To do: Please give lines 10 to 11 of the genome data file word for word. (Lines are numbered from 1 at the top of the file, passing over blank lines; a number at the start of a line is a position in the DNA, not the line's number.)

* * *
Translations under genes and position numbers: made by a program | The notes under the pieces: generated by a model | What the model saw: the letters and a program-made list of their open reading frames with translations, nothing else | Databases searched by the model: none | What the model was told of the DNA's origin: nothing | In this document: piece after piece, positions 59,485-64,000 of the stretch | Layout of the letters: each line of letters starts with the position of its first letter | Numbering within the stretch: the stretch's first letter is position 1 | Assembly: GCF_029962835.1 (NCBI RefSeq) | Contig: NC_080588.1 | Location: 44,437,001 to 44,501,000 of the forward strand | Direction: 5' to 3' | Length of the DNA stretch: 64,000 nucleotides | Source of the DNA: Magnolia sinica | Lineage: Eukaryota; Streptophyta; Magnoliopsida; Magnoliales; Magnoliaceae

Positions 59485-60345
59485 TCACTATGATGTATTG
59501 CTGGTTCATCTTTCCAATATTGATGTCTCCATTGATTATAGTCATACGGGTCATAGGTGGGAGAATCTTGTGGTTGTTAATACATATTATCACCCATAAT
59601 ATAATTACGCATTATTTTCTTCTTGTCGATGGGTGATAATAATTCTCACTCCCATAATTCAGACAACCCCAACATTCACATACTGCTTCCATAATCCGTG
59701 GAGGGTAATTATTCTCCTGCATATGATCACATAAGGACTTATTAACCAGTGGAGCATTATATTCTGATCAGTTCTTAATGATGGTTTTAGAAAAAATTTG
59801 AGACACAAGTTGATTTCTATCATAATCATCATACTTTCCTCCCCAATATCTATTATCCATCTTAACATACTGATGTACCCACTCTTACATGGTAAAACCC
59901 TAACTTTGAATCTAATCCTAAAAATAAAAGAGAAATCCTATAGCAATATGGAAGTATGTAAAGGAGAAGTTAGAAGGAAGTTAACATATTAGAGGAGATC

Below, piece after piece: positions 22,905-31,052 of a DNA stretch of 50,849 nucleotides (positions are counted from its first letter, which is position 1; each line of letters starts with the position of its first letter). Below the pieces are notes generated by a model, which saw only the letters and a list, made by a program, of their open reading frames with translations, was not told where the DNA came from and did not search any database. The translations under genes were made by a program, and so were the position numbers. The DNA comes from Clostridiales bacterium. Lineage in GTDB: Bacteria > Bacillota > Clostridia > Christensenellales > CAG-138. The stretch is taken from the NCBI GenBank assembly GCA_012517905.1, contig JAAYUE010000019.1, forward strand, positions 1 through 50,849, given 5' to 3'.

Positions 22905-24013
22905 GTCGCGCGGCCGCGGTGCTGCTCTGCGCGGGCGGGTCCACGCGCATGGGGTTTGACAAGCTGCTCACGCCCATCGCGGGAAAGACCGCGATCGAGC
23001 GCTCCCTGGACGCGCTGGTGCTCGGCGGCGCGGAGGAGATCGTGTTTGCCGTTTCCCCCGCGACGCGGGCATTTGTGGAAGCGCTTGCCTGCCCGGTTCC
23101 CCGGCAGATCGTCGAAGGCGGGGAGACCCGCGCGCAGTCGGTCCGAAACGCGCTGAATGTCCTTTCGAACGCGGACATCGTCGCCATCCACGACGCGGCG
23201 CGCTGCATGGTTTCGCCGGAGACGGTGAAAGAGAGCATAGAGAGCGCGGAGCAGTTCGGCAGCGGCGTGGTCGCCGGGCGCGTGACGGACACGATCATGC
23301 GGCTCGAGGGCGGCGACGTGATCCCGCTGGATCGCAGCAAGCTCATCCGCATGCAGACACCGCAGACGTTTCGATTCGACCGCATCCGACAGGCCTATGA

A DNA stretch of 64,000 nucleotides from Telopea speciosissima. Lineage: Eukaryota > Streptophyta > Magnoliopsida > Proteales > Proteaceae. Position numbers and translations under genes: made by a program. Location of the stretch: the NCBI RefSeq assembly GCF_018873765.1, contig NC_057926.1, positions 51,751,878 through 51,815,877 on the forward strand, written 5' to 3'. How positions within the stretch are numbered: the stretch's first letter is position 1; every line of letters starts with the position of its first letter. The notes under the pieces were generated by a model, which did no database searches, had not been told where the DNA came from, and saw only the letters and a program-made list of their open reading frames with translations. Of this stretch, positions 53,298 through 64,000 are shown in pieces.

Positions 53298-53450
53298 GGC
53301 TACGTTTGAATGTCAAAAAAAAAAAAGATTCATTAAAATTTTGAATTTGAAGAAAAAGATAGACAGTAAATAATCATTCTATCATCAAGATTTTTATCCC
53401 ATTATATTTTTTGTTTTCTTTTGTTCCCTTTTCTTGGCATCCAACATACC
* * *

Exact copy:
Positions 22905-24013
22905 GTCGCGCGGCCGCGGTGCTGCTCTGCGCGGGCGGGTCCACGCGCATGGGGTTTGACAAGCTGCTCACGCCCATCGCGGGAAAGACCGCGATCGAGC